23 January 2018

First MOT test to remain at three years to protect road safety

Ministers said they are putting road safety first as they decided to maintain the period before cars and vans have their first MOT test at three years.

The move comes after a Department for Transport consultation last year to consider changing the period before the first test to four years.

Most of those responding to the consultation were against the proposals on safety grounds, arguing that the savings to motorists were outweighed by the risk to road users and the test often highlighted upcoming issues affecting the vehicle.

A public survey for the Department for Transport by Populus also showed that fewer than half of people were in favour of the change.

Roads Minister Jesse Norman said: ‘We have some of the safest roads in the world, and are always looking at ways of making them safer.

‘Although modern cars are better built and safer than when the MOT test was last changed 50 years ago, there has been a clear public concern that any further changes don’t put people’s lives at risk.’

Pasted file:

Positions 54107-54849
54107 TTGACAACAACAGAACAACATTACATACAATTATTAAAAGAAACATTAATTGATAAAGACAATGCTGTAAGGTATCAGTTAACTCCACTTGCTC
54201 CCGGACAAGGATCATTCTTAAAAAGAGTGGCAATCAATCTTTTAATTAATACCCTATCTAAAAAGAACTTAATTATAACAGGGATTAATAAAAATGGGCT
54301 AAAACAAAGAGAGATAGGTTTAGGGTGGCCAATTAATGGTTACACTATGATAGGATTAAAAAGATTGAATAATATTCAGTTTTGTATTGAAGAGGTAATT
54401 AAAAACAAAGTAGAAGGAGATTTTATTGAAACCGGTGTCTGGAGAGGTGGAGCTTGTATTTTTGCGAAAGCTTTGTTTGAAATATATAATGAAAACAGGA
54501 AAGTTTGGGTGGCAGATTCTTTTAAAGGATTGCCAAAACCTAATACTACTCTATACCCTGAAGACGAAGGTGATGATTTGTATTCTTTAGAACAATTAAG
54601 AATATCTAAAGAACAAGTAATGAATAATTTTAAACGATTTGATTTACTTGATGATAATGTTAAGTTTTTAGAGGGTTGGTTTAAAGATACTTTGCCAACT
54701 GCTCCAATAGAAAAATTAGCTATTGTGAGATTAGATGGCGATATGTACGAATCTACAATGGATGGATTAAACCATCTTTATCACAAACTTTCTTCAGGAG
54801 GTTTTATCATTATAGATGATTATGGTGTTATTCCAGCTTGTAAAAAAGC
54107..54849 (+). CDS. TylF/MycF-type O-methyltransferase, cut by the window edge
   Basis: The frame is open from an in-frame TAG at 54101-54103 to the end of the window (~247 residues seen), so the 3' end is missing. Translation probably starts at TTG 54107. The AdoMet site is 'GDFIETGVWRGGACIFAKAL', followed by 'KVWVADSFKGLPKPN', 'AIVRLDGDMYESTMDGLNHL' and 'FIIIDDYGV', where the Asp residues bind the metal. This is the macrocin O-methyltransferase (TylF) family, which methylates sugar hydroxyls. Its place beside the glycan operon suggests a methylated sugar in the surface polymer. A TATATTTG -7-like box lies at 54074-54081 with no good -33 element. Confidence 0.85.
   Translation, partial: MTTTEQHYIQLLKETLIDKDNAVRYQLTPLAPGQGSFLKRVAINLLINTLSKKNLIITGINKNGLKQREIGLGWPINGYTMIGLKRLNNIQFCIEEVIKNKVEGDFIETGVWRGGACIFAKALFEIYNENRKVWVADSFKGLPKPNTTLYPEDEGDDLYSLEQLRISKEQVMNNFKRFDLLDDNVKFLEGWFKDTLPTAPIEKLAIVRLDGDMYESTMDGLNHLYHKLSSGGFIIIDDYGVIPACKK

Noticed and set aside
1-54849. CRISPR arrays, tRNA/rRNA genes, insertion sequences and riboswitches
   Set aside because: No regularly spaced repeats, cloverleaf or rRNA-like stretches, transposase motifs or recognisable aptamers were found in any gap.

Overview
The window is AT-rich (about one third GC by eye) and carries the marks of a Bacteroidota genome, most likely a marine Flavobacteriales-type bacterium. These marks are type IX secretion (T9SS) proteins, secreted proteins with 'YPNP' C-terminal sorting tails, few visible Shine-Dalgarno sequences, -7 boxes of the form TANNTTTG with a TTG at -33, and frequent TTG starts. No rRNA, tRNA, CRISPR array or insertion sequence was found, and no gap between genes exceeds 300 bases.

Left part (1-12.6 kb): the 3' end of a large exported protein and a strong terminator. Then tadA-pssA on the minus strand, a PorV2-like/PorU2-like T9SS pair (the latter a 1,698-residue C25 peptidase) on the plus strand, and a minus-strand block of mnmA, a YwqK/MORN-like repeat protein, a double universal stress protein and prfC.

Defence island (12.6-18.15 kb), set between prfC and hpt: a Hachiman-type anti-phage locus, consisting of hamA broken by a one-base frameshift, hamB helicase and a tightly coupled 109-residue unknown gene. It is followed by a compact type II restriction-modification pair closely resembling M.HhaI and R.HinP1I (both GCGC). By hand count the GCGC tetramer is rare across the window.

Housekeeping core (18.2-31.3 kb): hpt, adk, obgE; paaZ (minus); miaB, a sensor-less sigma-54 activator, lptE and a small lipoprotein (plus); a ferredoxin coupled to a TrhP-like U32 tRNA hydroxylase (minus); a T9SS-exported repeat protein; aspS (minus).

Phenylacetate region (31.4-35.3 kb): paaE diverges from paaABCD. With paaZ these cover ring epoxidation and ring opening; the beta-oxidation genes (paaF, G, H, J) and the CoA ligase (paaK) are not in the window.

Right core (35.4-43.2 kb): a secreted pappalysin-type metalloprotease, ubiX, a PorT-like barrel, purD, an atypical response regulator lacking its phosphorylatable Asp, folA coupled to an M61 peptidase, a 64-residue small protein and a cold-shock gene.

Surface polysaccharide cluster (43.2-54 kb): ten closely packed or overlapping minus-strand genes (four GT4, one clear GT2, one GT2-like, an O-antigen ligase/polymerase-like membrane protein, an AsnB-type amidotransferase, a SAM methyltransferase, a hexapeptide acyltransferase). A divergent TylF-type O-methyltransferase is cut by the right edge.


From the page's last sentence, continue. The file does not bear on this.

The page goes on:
However, he added that the government was looking at further research to ensure the MOT test evolved with the demands of modern motoring.

By law, all vehicles must be roadworthy, regardless of whether they have passed an MOT, and the content of the tests would not be changed, said Mr Norman.

The test was introduced in 1960, requiring vehicles to undergo a first check after 10 years. It was changed in 1967 to three years.

In 2016, the most recent year for which figures are available, more than 2.4 million cars had their first MOT test, which cost owners a maximum of £54.85. The pass rate was about 85% and the most common reasons for failure included lighting, tyres and braking faults.

Changing the time period until the first test would have saved motorists more than £100 million a year, according to the government.

The consultation presented three options:

  • No change, maintaining the current period for vehicles requiring a first MOT at three years.
  • Extending the first MOT for all vehicles currently requiring an MOT at three years, to four years.
  • As option two, but excluding vans in Classes 4 and 7, where the government said it would maintain the current MOT three-year timing.